Addressing Challenges in Urology Practice Management - Episode 1
John J. Kowalczyk, DO, FACOS describes his own urology practice, touching on patient demographics, staffing, and management strategies.
John J. Kowalczyk, DO, FACOS: My name is John Kowalczyk. I am a urologist.
My urology practice is independently managed. We are a small group. We would call ourselves a small group. We are located in downtown Los Angeles, California. There are 4 urologists and 1 extended practitioner; that would be our physician's assistant. We have an internal general manager. He supervises all of our nonprovider staff. I am considered the medical director; I manage the medical staff itself. We basically don’t have an outside firm that manages our company other than our human resources team. That is a separate entity. We do subcontract that.
How many do patients I personally see in a month? I see about 350 patients in a typical month. My other associates may see a few less than I do. From my general region, this would be considered pretty standard. We are a heavy HMO [health maintenance organization] practice, which is why we see so many patients downtown. It is an urban region.
The typical patient that I see is a male patient with a diagnosis anywhere between BPH [benign prostate hyperplasia] and erectile dysfunction [ED]. We see a great number of patients who are referred to us for microscopic hematuria, which may or may not include kidney stones. We see a large number of patients with bladder cancer who I think are referred. I think this is because of our general population. We have a large Eastern European and Middle Eastern population. Both come from a culture of heavy smoking. We also tend to see a great deal of interstitial cystitis—probably more interstitial cystitis than a lot of my associates in the community; maybe it's because I have a reputation for being able to manage, to console, and to offer some guidance for patients with interstitial cystitis. We have a wide range of patients. We are a large HMO [health maintenance organization] practice. Southern California is unique in terms of what we have in our management services as an HMO [health maintenance organization]. We have the independent physician’s association that makes certain rules and regulations outside the plan. I don't think you see that in many other states.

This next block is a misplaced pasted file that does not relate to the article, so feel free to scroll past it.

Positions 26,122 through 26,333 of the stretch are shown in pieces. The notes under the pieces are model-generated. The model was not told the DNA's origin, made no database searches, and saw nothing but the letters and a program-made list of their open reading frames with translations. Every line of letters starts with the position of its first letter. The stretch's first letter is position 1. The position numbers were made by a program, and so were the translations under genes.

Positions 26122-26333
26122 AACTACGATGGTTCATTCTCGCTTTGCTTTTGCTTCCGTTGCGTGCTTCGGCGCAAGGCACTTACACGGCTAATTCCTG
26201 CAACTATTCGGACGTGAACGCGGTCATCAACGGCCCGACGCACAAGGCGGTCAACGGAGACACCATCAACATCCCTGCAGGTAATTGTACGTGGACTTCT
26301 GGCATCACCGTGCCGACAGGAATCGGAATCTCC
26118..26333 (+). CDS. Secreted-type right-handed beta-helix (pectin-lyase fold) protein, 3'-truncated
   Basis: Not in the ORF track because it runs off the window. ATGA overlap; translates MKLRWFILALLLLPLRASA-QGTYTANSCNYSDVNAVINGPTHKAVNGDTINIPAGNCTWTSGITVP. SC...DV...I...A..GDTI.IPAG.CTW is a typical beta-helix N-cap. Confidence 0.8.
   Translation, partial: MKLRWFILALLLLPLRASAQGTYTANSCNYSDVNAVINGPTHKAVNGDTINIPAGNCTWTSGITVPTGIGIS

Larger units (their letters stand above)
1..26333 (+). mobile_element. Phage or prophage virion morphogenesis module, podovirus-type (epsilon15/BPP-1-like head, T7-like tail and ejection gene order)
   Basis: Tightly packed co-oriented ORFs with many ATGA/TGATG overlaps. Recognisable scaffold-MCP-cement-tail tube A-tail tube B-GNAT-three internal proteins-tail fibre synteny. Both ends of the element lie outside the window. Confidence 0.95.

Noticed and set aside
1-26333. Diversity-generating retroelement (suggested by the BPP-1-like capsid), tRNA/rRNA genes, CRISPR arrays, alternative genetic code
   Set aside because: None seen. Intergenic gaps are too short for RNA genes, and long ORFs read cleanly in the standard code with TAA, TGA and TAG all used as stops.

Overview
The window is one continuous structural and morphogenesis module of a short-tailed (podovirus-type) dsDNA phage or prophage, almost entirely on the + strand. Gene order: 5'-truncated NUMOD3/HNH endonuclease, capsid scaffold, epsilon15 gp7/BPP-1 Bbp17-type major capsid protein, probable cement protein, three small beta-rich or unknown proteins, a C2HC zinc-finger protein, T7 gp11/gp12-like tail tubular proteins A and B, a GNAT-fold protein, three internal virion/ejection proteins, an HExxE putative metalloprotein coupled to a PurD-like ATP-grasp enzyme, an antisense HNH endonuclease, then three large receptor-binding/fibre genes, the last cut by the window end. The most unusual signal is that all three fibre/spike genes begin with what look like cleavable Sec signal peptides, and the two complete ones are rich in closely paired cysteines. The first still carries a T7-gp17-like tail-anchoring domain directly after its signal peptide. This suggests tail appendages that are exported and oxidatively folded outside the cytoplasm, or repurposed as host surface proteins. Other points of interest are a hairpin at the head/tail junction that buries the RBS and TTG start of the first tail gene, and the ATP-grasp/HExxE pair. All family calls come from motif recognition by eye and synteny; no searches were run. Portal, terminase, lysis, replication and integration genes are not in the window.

My group and myself are not affiliated with a LUGPA [Large Urology Group Practice Association] at this time. We have looked into it, and the majority of services that we would benefit from—discounts, et cetera we are able to get through membership in our local state associations, and we have a unique affiliation with our malpractice carrier, which is not just a malpractice carrier; they also provide other insurance services and other financial services. It's called CAP [Cooperative of American Physicians]-MPT [Mutual Protection Trust]. The basis behind this decision is that a lot of the services that you would get as a member of a LUGPA, we are able to get through these particular organizations. We haven't joined or needed to join a LUGPA, although we are looking into joining, and some of the larger, evolving LUGPAs are looking at us as well.